Apr 142007
 

Indifference by Fritz Hirschberger (1912-2004)

Sunday evening, 15 April until sundown 16 April is Holocaust Remembrance Day. Can you imagine an entire country coming to a standstill for two minutes? This means stopping what your doing, whether you are at home or at work or in your car and thinking about the six million lives that were lost. A siren is sounded at 10AM on Monday and everyone stops what they are doing: cars stop driving and the drivers get out of their cars and stand in the middle of the highway for two minutes. The first time I experienced this, it brought me to tears. I was in a bus on my way to work and the bus driver stopped on the highway, he got out of the bus and the passengers stood in the aisle of the bus. In front of me I saw a sea of cars; it literally gave me goose bumps.

We lost a total of 120 family members on both sides of my family. One of my cousins, a professor at Leiden University in Holland, was riding his bike to the university when some Nazi soldiers stopped him, forced him to pull down his pants and upon seeing that he was circumcised, they shot him dead on the spot. My great-aunt and her sister and parents were rounded up and sent to Riga, Latvia. She, her mother and sister survived under great hardship, but her father z”l died on Lag B’Omer from gangrene that developed from an ingrown toenail.

My mother-in-law’s first husband was sent to a forced labor camp in Slovakia where he was murdered. They had only been married for six months. László Weiner was a promising Hungarian composer and conductor, whose musical vision was destroyed before it had a chance to blossom. Fortunately, a few of his compositions survived the war and have been played in several concerts in Budapest and elsewhere: one of them is due to be played in the Swiss capital, Berne, this coming November.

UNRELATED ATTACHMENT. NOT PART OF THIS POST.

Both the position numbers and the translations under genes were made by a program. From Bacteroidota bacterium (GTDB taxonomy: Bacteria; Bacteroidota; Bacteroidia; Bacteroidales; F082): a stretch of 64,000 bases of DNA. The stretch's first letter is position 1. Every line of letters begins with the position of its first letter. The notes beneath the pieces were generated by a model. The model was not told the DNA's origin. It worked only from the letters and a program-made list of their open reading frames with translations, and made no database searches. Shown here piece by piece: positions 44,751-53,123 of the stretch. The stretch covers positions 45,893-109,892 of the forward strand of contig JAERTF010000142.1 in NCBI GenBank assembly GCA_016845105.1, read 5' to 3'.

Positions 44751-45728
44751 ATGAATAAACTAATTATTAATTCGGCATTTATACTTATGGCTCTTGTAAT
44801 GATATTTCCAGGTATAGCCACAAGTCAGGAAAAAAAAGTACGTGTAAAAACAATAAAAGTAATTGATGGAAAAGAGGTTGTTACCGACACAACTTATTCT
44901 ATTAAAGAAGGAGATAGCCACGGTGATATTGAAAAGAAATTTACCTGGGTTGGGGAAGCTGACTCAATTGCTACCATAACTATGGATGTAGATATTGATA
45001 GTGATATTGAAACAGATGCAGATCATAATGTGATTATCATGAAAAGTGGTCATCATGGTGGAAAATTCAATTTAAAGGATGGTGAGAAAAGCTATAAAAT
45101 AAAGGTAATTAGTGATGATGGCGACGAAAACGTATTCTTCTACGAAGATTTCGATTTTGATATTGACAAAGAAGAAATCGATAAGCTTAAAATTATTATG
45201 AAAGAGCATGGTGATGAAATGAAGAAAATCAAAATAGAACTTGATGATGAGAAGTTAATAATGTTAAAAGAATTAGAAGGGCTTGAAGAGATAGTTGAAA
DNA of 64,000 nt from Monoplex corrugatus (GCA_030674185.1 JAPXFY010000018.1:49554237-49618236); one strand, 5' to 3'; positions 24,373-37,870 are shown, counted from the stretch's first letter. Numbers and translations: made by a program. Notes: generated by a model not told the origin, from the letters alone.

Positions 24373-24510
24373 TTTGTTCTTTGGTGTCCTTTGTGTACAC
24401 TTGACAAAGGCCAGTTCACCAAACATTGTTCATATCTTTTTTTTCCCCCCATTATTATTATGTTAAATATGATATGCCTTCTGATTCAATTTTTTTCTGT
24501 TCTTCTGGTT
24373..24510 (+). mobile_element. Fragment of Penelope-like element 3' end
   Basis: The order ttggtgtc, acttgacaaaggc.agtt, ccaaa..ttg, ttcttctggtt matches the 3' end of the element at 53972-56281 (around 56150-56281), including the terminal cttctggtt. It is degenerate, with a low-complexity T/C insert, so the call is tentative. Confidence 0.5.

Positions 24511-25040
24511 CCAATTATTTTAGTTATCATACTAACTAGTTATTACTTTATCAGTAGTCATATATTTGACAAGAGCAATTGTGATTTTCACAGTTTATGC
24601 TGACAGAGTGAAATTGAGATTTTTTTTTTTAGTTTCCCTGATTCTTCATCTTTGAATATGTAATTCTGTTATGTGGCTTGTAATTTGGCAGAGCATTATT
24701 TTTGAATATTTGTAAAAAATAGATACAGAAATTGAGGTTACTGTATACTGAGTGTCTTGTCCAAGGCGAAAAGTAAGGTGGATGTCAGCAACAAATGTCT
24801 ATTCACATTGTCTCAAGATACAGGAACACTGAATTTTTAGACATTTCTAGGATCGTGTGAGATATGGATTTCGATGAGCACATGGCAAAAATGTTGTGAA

My mother-in-law, Vera Rozsa, went into hiding herself, living with a false identity as a Christian: her talent as an actress allowed her to walk unharmed out of two Gestapo interrogations. She also worked at the Swedish delegation in Budapest with Raoul Wallenberg who tried to save the lives of as many Jews as possible.

I will light seven memorial candles on Sunday, one for my family members and six for the six million who lost their lives for nothing more than meaningless hatred. Have we learned from those mistakes? I wonder……

Apr 142007
 

Since I was too ill to cook the last night of Pesach, I made the meal for Shabbat. Luckily, I still had some matza for my dessert.

Dinner this evening was:

Carn Estofada amb Prunes i Patates (Catalan-Style Veal Stew with Prunes and Potatoes)

I used osso bucco instead of the recommended veal shoulder. As the dish was simmering away, my husband sneaked a taste of the sauce and moaned blissfully, “this dish should be in a museum.” Need I say more? This dish is outstanding. The flavors of chocolate, prunes, chili, cinnamon and orange zest marry into an amazingly complex sauce that just bursts on the palate. The crispy potatoes add the perfect texture to the dish. This is a very rich dish that should be served with a dry and assertive red wine, such as the one we had. In the absence of the Rioja, we drank, a good Cabernet Franc or Shiraz would do pretty well.